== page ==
By Denise McNabb
Sydney-based Northern Crest Investments, formerly Blue Chip Financial Solutions, is planning a comeback in New Zealand to sell licences for its intellectual property.
It signalled its intention in its 2010 annual report filed at the Australian Stock Exchange (ASX) this month ahead of the company’s annual meeting in Sydney on August 12 and plans to relist before the end of the year.
Northern Crest has been suspended from trading since February 2008 after failing to pay listing fees.
Blue Chip collapsed in New Zealand in 2008 owing creditors and investor upwards of NZ$80m.
No time-frame was given in the annual report for the company’s return to New Zealand other than to say it would be in the future. There are no details either about what intellectual property would be sold or how it would be used.
But last year Northern Crest director Laurie Eakin described the company as one “that assists developers in pursuing efficient exit strategies, including the underwriting of developments and arranging exit solutions through third party distribution partners.”
This is similar to the “intellectual property” former Blue Chip boss Mark Bryers touted before Blue Chip went to the wall, but without underwriting risks.
Notably Bryers is listed in the annual report as receiving NZ$113,237 in consultant fees.
In the previous year Northern Crest paid him NZ$190,000 in director fees until he resigned from the board on 25 May 2009.
In the last year he has been bankrupted in New Zealand over NZ$235m of debts, has been banned from managing or directing a company for five years, and has admitted 34 charges laid by the Ministry of Economic Development in relation to the running of Blue Chip resulting in a fine of NZ$37,500 and 75 hours community service and is presently under investigation by the Serious Fraud Office.
Northern Crest earned all of its NZ$4.4m revenue in the last year to March 31 from the sale of licence fees for its intellectual property in Australia. It reported a net profit after tax of NZ$3.7m (NZ$15.2m in the previous year) but this included a profit on discontinued operations of NZ$2.9m (NZ$17.4m in 2009).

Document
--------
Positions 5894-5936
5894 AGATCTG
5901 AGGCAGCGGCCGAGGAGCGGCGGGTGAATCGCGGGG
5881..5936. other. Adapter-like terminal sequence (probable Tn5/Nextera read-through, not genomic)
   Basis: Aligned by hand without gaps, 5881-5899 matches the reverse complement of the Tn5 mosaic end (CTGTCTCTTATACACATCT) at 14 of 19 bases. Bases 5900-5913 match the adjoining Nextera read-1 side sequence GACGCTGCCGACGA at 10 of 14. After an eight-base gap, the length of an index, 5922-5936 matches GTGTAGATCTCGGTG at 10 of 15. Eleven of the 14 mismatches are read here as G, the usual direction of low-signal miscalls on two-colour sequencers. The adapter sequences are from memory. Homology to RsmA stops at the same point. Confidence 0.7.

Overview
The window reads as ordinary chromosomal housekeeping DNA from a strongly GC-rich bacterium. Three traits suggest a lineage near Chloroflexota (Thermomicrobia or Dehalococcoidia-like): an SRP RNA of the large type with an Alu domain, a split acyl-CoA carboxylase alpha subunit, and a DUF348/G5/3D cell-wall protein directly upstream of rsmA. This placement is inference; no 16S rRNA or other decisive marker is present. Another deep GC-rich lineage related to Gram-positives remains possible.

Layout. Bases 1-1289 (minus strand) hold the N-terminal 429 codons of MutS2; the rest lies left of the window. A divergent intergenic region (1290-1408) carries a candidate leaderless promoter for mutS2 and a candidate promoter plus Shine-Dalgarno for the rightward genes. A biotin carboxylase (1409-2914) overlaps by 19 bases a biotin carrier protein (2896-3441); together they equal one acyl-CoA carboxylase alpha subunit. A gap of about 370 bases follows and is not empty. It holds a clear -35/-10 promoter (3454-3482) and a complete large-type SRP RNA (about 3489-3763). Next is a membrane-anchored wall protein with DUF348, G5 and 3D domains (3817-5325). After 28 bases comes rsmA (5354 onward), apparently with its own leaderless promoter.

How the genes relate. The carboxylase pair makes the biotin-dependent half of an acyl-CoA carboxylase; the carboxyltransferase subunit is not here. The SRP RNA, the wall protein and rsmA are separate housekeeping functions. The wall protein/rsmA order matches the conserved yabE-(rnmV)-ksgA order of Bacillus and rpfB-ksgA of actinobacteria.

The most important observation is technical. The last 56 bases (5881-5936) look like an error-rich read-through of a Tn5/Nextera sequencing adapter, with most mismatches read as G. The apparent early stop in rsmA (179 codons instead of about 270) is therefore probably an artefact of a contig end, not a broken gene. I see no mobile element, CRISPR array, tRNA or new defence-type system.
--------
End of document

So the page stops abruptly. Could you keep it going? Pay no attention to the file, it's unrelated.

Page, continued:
The company said it would no longer consolidate companies in liquidation or those that were subsidiaries of companies over which it had no control (Blue Chip companies) after taking legal advice.
It said it had also co-signed a deed of release with Lombard Finance & Investments on a guarantee it had made on a loan so it had excluded from the consolidated accounts NZ$9.1m in underwriter receivables and vendor loans and liabilities totalling NZ$12.4m owed by these subsidiaries to Lombard.
The loan had evolved as part of the group’s sale of its New Zealand operations to MIDE (a group of related companies under the control of former Northern Crest senior management). Northern Crest had permitted several subsidiaries to guarantee the performance of MIDE to enable it to obtain finance from Lombard.
Northern Crest said while it had been released from the guarantee, the loan facility had not been settled with Lombard’s receivers. Lombard was placed in receivership in April 2008.
Unpaid rent to Bob Jones
The annual report also noted at March 31 it still had owed Robt Jones Investments unpaid office rent of NZ$450,000 and that the NZ Inland Revenue Department had refused to reverse an undisclosed provisional tax payment and that it may appeal this.
Northern Crest intended raising money through a NZ$5.2m rights issue to repay an interest-free loan of NZ$3.68m made to the company by Australian-based Manifest Capital Management.
Curiously, the annual report made no mention of earlier plans Northern Crest announced to the ASX in April to throw a financial lifeline to some Blue Chip investors - understood to be those who poured NZ$20m collectively into the company but found their money was never secured over property.
Northern Crest chairman Marc Wilson had said in March he would announce details by the middle of this year.
Sydney auditors Hall Chadwick tagged the accounts with fundamental uncertainty about its future as a going concern because of a raft of outstanding issues, including the company being named as a defendant in a NZ$285,000 suit in New Zealand.
Both the ASX and the Australian Securities and Investment Commission (ASIC) have confirmed they are investigating the affairs of the company after the collapse of Blue Chip.
Calls to Northern Crest were not answered.
* Denise McNabb is a freelance financial journalist based in Sydney who has written for The Independent and Fairfax Media in New Zealand and Australia.